Doom 3 Impressions

In case you were wondering how the Xbox version of Doom 3 was coming along, don't worry--it's coming along just fine.

LAS VEGAS--CES isn't really known as a place where new games are shown these days, but every year, the Consumer Electronics Show seems to turn up one or two surprises. One of those surprises is courtesy of Microsoft, which is showing off what appears to be a mostly complete version of Doom 3 for the Xbox behind closed doors. While we were forced to look, but not touch, watching the game being played on an Xbox was quite impressive.

While we weren't able to do any sort of frame-by-frame comparison between the Xbox and the PC versions of Doom 3, we can say that the Xbox version of the game looks just about as good as its PC counterpart at a glance. It's also running in widescreen, has support for 480p progressive-scan displays, and will have 5.1 Dolby Digital sound, which should help bump up the scare factor a little bit. By and large, this console take on Doom 3 definitely appears to stand up to the PC original, though obviously in a somewhat lower resolution than the PC version is capable of.

Portions of Doom 3 have been retooled for the Xbox, though Microsoft described these changes as very subtle. One example we were given is that the game's opening sequence--a long walk through a calm outer space base--has been shortened down to about two minutes or so, which should get players into the gunning action much quicker. The game's control also has a few good tricks up its sleeve. The left trigger is used as a run button, you'll have a dedicated flashlight button, and you'll be able to use the D pad to quickly select one of four weapons. This quick-select feature can be reconfigured as you proceed through the game, so you'll always be able to ensure that your four best weapons are readily available.

We didn't get to see too many load screens during our time with the game. Some past PC-to-console first-person-shooter ports have had to offset the graphical showcase by dropping in more frequent load times. Even though the loading in Doom 3 might not match up one to one with the PC version, it sounds like id Software and Vicarious Visions have avoided this potential pitfall.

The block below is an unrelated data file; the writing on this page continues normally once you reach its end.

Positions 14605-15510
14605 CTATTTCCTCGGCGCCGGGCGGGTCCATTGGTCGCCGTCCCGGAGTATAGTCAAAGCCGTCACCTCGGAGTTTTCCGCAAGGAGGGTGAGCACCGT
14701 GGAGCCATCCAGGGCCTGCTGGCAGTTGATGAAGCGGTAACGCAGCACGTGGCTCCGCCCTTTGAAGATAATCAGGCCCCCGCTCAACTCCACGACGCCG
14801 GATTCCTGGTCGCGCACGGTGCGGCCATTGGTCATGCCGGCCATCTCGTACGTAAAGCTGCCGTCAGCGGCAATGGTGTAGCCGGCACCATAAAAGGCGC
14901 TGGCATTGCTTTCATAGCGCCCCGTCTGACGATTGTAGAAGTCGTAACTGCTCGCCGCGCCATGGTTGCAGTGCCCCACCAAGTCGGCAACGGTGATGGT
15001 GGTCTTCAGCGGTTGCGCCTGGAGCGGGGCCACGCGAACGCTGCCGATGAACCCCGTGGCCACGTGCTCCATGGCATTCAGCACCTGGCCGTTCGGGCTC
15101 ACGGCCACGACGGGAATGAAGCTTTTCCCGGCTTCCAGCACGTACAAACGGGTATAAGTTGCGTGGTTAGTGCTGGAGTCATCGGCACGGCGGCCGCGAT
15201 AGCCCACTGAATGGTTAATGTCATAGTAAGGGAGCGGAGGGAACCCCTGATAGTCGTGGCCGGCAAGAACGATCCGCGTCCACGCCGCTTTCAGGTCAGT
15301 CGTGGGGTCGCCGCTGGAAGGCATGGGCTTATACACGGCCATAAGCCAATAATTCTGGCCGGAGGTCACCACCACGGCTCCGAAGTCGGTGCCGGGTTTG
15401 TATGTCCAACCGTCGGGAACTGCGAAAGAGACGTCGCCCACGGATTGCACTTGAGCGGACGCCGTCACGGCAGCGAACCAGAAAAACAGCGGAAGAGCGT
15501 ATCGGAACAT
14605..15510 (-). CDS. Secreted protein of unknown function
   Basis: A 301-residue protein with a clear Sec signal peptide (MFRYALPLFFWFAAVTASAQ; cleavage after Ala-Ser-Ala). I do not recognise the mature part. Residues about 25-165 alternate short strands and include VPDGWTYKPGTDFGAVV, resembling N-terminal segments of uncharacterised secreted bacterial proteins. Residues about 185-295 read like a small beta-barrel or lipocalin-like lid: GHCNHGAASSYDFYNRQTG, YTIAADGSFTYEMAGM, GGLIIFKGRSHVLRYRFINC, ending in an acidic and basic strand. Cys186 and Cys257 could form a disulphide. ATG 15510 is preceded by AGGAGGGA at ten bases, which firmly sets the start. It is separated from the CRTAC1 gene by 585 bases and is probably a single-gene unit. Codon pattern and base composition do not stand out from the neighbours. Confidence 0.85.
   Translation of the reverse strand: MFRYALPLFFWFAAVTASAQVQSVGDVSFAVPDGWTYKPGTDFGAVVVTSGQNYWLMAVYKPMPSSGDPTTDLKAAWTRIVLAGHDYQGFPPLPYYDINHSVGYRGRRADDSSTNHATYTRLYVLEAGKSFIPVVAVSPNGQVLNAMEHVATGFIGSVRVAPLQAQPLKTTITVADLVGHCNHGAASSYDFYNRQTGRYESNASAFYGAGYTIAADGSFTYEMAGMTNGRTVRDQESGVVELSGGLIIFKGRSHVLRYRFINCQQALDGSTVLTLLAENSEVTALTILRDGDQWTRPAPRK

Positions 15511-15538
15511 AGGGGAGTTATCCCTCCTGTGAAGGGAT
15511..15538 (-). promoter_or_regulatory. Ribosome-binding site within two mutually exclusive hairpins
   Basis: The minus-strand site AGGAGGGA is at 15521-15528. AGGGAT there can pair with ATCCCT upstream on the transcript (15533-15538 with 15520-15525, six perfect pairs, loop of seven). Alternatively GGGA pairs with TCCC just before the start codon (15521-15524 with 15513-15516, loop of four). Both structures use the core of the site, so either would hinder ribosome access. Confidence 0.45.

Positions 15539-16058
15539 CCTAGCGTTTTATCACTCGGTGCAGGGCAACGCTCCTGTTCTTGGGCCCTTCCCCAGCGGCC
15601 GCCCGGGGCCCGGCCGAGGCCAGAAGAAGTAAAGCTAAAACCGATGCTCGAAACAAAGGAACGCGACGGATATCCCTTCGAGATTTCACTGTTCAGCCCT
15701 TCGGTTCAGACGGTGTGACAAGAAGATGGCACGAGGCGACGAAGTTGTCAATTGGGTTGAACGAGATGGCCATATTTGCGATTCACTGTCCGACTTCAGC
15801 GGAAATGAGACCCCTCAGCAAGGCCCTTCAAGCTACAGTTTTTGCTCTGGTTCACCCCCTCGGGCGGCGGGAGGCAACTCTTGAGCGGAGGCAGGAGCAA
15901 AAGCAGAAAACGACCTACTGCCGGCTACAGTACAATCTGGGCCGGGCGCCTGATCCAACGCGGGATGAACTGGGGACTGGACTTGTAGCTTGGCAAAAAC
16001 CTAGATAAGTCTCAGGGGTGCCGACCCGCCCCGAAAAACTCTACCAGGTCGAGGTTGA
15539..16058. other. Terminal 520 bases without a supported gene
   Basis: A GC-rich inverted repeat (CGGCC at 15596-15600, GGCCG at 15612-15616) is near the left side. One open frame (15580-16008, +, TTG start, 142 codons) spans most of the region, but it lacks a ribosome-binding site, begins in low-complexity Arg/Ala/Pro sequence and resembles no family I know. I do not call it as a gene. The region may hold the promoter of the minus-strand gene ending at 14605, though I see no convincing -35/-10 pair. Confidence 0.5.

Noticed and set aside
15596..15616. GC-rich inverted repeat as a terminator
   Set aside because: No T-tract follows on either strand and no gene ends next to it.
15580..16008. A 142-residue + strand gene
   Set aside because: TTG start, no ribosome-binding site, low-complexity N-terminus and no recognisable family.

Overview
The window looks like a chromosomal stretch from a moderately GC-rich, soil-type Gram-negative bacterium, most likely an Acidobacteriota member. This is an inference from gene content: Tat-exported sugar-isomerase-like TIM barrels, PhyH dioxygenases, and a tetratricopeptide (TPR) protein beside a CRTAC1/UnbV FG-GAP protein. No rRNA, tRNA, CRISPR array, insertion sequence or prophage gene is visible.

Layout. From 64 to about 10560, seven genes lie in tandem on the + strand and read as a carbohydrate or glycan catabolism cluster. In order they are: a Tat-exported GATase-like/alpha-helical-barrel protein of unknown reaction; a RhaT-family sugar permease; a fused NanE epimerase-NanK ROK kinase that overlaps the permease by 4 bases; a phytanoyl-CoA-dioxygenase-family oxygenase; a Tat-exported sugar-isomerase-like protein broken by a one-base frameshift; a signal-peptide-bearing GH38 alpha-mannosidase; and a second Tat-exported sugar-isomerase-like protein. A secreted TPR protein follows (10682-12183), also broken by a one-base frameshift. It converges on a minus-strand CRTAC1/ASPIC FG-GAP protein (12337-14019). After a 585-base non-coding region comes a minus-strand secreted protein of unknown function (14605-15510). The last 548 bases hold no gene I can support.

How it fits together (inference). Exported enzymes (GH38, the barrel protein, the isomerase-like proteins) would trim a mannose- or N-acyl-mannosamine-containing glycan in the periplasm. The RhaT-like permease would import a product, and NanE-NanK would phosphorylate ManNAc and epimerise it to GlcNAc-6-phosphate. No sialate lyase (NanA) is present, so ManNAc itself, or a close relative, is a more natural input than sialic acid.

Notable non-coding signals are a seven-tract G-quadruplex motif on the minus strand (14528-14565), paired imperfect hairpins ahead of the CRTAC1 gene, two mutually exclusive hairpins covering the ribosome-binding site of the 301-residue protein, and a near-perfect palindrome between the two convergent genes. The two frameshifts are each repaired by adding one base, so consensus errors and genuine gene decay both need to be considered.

Doom 3 on the Xbox will contain Xbox Live support, allowing up to four players to play deathmatch on the same maps that are available on the PC version of the game. It's unknown at this time if the game will feature any new multiplayer maps or the ability to download new content into the game via Xbox Live. The game will feature some sort of stat-tracking support to let you know how efficient you are at taking down the opposition.

Perhaps the most interesting thing about Doom 3 is that it will contain a two-player cooperative mode, which wasn't present in the PC original. This mode will be playable over system link or Xbox Live and should allow for some new tactics, like having one player shine the light on an enemy while the other blows it away. Additionally, the game will include some new dialogue that will make the cooperative mode make a little more sense. For example, you'll see two space marines in the cutscenes and NPCs will refer to you as a team, rather than just reusing the same speech from the solo campaign. However, it also sounds like there are fewer stoppages and speech in the cooperative mode, overall. Considering that most players will probably take a tour through the single-player campaign before joining a friend against the forces of hell, the omission of some dialogue doesn't really seem like it will make a difference.

The bottom line is that Doom 3 on the Xbox looks just about as impressive as an Xbox game as it did on the PC. It appears to pack in all of the lighting and graphical prowess that we saw on the PC, plus it seems to run at a smooth, solid frame rate. While release dates have been seen sprouting up on various retail Web sites, and the version we were shown looked like it was just about ready to ship, it sounds like the Xbox version of Doom 3 is also inheriting the PC version's release date of..."when it's done."

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Jeff

Jeff Gerstmann

Jeff Gerstmann has been professionally covering the video game industry since 1994.
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